In the 1970s, a Renaissance man named Andre Ulrych decided that he wanted to build a house in the mountains of Aspen that would reflect his innermost self. Prior to building his very specialized dream home, Andre Ulrych devoted a few years to indulging in various popular mind-expanding substances, including magic mushrooms. Ulrych’s psychedelic trips inspired him to build a circular house reminiscent of a seashell which featured ample amounts of stone, natural light, and towering green plants which added oxygen and vibrant life to every room.
Ulrych’s Magic Mushroom House is one part cozy hobbit hole, one part dreamy castle, and one part faraway mystical plane of existence that is impossible to characterize. Membrane-like stone walls and bright candelabras encircle guests as they laze about on cushy green furniture contemplating the mysteries of the universe. Nothing in the Magic Mushroom House is uniform. Every window, wall, and staircase is the opposite of what you will see in a cookie-cutter suburban home.
Andre Ulrych’s status as a nightclub owner ensured that many luminaries from the swinging 70s—including artist Andy Warhol and Playboy publisher Hugh Hefner—spent some wild nights partying at the Magic Mushroom House. Ulrych famously owned a club in downtown Aspen with a retractable ceiling which allowed snowflakes to fall on overheated revelers.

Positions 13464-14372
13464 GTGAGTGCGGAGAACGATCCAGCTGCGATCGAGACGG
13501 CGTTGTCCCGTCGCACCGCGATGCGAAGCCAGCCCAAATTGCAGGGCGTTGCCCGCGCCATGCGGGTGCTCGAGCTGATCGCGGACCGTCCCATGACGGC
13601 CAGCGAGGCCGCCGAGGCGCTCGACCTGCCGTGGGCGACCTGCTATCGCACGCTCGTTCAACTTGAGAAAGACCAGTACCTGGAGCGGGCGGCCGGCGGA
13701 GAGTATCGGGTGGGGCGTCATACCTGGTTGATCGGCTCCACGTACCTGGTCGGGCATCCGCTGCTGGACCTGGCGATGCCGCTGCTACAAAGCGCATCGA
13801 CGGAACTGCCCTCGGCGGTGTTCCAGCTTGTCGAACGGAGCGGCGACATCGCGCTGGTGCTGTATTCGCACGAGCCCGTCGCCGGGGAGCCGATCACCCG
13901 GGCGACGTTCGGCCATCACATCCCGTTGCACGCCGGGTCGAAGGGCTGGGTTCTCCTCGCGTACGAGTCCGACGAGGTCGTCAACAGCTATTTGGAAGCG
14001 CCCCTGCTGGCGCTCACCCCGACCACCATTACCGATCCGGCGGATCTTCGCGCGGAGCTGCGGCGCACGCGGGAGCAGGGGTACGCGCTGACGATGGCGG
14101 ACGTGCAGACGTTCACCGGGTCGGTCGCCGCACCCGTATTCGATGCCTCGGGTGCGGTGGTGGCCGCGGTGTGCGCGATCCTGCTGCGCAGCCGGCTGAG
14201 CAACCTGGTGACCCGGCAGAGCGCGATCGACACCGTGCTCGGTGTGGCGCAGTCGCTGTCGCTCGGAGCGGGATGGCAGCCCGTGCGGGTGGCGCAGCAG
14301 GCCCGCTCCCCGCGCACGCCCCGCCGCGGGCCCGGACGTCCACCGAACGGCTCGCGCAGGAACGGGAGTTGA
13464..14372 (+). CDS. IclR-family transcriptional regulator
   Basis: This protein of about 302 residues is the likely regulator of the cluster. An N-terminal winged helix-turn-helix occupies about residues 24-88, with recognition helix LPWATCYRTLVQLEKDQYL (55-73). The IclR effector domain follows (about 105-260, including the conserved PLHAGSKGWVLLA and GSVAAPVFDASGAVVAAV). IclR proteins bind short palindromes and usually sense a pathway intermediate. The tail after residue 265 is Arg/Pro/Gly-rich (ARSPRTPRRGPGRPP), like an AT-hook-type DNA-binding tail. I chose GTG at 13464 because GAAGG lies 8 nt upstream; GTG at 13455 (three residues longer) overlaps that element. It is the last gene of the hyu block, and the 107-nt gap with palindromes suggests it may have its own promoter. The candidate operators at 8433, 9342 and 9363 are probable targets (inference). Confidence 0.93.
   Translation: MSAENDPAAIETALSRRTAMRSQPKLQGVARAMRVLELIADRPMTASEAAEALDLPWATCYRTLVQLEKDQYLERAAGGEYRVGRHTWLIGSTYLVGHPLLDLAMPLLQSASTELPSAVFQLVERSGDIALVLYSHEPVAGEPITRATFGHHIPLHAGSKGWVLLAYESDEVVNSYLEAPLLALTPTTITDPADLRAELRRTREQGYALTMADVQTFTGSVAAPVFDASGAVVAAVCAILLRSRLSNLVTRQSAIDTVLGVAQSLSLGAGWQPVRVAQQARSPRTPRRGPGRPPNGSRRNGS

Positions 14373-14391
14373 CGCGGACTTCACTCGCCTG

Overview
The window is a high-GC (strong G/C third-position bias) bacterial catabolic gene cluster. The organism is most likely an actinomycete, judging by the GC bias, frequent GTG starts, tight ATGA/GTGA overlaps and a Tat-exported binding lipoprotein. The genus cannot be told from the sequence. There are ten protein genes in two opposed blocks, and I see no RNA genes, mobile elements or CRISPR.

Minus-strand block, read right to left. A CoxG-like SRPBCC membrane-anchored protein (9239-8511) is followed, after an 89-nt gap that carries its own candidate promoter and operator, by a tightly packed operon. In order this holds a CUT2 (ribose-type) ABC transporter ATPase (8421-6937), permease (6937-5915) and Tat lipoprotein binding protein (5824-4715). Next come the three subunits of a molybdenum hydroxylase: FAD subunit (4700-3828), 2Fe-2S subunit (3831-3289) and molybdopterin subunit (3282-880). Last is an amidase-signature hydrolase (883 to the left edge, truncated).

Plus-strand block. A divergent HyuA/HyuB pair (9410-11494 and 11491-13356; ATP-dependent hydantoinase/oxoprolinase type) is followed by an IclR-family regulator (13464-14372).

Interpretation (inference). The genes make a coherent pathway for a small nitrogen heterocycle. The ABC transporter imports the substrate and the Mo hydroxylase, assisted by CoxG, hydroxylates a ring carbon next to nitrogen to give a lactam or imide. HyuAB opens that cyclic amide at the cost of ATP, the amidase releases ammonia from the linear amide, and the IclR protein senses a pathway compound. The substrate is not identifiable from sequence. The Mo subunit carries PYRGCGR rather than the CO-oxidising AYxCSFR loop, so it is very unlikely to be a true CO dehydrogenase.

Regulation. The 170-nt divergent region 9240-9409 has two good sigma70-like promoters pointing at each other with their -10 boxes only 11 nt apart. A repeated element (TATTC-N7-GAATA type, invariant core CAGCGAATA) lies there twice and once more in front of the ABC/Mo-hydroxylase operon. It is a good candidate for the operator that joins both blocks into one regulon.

Current Mushroom House owners Patty and Peter Findlay say that they continue to honor the house’s imaginative roots by regularly hosting artists. A new generation of artists and dreamers are currently being inspired by Andre Ulyrch’s wildly creative vision of a world without square walls. The Mushroom House is so trippy, no psychedelic substances are required for you to feel as though you have entered an alternate reality. One night spent nestled in a pie-shaped bed will convince you that rectangular sleeping spaces are for squares.